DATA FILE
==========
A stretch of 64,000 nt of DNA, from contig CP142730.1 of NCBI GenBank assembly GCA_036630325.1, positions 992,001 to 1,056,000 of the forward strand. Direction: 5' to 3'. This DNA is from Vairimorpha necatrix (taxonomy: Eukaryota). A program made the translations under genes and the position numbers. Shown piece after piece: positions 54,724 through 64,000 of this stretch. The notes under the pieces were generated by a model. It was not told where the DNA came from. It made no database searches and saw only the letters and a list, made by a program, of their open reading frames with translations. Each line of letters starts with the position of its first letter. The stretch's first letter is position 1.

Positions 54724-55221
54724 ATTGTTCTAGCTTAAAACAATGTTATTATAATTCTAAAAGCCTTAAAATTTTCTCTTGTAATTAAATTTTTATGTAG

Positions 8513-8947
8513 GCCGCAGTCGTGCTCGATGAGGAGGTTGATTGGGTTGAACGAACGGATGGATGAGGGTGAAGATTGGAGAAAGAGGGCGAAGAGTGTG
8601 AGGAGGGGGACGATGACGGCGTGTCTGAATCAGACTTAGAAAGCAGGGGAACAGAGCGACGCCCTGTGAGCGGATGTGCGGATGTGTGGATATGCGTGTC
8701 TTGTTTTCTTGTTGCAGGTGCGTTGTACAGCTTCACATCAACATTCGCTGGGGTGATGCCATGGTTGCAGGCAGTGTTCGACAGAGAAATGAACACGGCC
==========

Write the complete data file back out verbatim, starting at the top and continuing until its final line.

A stretch of 64,000 nt of DNA, from contig CP142730.1 of NCBI GenBank assembly GCA_036630325.1, positions 992,001 to 1,056,000 of the forward strand. Direction: 5' to 3'. This DNA is from Vairimorpha necatrix (taxonomy: Eukaryota). A program made the translations under genes and the position numbers. Shown piece after piece: positions 54,724 through 64,000 of this stretch. The notes under the pieces were generated by a model. It was not told where the DNA came from. It made no database searches and saw only the letters and a list, made by a program, of their open reading frames with translations. Each line of letters starts with the position of its first letter. The stretch's first letter is position 1.

Positions 54724-55221
54724 ATTGTTCTAGCTTAAAACAATGTTATTATAATTCTAAAAGCCTTAAAATTTTCTCTTGTAATTAAATTTTTATGTAG

Positions 8513-8947
8513 GCCGCAGTCGTGCTCGATGAGGAGGTTGATTGGGTTGAACGAACGGATGGATGAGGGTGAAGATTGGAGAAAGAGGGCGAAGAGTGTG
8601 AGGAGGGGGACGATGACGGCGTGTCTGAATCAGACTTAGAAAGCAGGGGAACAGAGCGACGCCCTGTGAGCGGATGTGCGGATGTGTGGATATGCGTGTC
8701 TTGTTTTCTTGTTGCAGGTGCGTTGTACAGCTTCACATCAACATTCGCTGGGGTGATGCCATGGTTGCAGGCAGTGTTCGACAGAGAAATGAACACGGCC